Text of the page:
- Selected Plots: plots of emphasis scores (E-scores) for those categories for which either an E-score for one of the text groups has an absolute value greater than 5.0 or the difference between the E-scores for any two of the text groups is greater than 5.0. These plots consist of arrows from a zero-point to an approximate plus or minus point corresponding to the E-score for the category, allowing the E-scores from different texts to be compared. (See screen shot).
- Difference Analysis: the difference in E-scores between any one of the text groups and all the others. This includes some summary word accounting statistics for each text group, showing the total number of tokens and unique tokens, along with their percentages of all words in the text, and then these broken down into tokens that were classified, and tokens that were not classified (or leftover), with percentages of the total number of tokens and unique tokens; the E-score mean and standard deviation over these categories, and the low E-score, the high E-score, and the E-score range; and finally, the E-score differences between the specified text and the others for the selected categories (those with scores or differences of 5.0 or more) are printed. (See screen shot).
- Diagnostic Plots: 43 emphasis score (Escore) combinations that may be usable for analyzing a text group, plotted for easy comparisons. (See screen shot).
- Distance Matrix: a "probability" distance between each pair of text groups in the input file over all 116 E-score categories plus the leftover category. Texts that are "more" similar to one another have lower "distances" between them. (See screen shot).
- Scores (Weighted): the weighted context scores (C-Scores) for each text, scaled so that their absolute values sum to 50, to facilitate comparing C-Score profiles (Traditional, Practical, Emotional, and Analytic) across texts. (See screen shot).
- Plots (Weighted): plots of the scaled context scores (C-scores) for the text groups for each context type (Traditional, Practical, Emotional, and Analytic), permit comparison of the context strength across text groups. (See screen shot).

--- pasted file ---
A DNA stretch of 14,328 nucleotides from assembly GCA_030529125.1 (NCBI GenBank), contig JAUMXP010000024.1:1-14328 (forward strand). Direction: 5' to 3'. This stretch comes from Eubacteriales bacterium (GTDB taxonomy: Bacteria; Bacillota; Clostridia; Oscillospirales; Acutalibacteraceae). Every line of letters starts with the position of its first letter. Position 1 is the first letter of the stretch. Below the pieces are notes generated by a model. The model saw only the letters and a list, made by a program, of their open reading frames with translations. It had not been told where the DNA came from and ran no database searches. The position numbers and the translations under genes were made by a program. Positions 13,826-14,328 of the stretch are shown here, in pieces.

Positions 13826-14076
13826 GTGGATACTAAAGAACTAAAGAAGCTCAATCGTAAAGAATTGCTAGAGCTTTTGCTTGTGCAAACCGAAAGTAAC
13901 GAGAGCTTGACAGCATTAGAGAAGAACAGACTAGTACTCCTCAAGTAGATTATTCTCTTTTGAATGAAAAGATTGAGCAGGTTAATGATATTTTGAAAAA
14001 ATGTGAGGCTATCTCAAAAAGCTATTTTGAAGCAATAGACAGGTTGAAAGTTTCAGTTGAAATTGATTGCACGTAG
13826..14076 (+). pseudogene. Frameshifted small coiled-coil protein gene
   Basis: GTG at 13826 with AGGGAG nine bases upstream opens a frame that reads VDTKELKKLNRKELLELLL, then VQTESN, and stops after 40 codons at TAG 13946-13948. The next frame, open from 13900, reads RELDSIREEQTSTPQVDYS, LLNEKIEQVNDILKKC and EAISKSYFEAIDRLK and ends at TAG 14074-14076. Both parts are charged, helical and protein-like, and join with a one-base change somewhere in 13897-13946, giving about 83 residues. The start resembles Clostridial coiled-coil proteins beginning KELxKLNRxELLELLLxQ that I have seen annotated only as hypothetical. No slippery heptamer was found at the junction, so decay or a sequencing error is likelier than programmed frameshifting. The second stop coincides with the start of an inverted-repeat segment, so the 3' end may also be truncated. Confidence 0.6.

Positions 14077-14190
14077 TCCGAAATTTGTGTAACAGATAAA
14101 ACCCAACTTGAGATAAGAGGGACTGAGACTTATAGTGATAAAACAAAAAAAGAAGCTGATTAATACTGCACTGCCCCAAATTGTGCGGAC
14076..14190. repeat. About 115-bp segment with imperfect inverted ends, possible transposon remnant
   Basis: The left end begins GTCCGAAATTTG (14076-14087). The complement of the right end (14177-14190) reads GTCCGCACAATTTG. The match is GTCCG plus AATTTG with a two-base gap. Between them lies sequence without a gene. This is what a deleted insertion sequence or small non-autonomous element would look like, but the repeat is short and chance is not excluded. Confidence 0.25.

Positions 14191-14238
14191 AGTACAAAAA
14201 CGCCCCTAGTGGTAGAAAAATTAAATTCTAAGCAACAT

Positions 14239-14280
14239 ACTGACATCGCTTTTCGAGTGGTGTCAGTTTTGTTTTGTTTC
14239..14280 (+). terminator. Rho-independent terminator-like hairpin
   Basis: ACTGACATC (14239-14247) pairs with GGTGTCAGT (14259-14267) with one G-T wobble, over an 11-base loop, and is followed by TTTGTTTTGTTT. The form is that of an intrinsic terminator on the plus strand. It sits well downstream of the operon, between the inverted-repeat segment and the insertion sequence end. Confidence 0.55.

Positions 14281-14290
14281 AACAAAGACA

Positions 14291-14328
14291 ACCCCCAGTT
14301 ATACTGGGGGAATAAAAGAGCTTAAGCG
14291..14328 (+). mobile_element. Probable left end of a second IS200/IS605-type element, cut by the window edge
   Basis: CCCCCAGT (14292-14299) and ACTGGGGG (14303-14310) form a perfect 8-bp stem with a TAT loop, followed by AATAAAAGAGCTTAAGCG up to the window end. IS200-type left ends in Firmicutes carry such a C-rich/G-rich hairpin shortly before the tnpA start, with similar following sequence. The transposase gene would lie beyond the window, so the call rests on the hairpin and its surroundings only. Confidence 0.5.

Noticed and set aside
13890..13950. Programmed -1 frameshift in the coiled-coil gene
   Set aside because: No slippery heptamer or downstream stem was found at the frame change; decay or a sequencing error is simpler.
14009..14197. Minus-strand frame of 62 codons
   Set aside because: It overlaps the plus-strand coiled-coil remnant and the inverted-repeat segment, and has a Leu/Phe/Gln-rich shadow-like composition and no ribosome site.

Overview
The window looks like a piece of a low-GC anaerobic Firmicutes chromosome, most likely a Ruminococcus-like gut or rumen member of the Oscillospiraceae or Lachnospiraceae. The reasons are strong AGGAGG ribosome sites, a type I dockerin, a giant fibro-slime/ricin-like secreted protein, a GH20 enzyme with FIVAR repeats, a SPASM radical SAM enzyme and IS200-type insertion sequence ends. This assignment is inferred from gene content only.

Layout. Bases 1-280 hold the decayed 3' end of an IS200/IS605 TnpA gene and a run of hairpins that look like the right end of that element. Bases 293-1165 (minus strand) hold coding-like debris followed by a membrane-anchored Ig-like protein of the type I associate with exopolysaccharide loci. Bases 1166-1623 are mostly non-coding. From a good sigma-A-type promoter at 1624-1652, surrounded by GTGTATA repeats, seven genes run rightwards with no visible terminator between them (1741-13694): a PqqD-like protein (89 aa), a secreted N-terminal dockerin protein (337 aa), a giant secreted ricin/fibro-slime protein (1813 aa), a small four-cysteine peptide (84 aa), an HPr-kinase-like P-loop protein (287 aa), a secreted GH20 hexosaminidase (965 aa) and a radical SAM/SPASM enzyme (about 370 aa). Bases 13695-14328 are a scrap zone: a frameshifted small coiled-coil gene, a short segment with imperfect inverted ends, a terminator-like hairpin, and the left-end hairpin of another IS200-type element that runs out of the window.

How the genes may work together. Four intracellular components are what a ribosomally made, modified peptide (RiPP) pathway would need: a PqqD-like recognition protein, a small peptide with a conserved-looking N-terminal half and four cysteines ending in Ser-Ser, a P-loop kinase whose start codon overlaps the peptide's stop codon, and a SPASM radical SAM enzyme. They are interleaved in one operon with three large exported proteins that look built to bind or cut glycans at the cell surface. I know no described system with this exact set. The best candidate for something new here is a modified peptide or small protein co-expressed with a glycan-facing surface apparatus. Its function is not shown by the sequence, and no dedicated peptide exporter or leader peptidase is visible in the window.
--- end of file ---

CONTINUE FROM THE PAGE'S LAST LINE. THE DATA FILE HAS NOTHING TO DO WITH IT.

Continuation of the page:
- Scores (Raw): the unnormalized context scores for each text, summing to zero, but not scaled, for each context type (Traditional, Practical, Emotional, and Analytic). (See screen shot).
- Plots (Raw): plots of the raw context scores (C-scores) for the text groups for each context type (Traditional, Practical, Emotional, and Analytic). (See screen shot).
- Distance Matrix: a euclidean distance between the context scores of each pair of text groups in the input file. Texts that are "more" similar to one another have lower "distances" between them. (See screen shot).
- Co-Occurrence: an analysis of the cooccurrence of categories in a text group. This analysis shows, for each category, which are the four most frequent categories that follow. For example, the phrase "the house" may have the category sequence 116 (for "the") and 49 (for "house"). This analysis shows the four most frequent categories that follow category 116 words.
- SPSS Output: a set of summary statistics characterizing each of the text groups in a format suitable for analysis using any statistical package. In particular, the output follows the formatting specifications of an accompanying file, SPSS.CTL, which is an SPSS data definition file that includes variable names and specifications, variable labels, and variable list labels. The data consists of the following data elements: total number of tokens; total number of categorized tokens; number of unique tokens; number of unique categorized tokens; 4 context scores (C-Scores); emphasis score (E-Score) mean, standard deviation, low, high, and range; and 116 emphasis scores (E-Scores).
- KYST Output: files that can be used directly as input to the included KYST program, a multidimensional scaling routine for analyzing the C-score and E-score distance matrices, useful for examining the differences between a set of texts.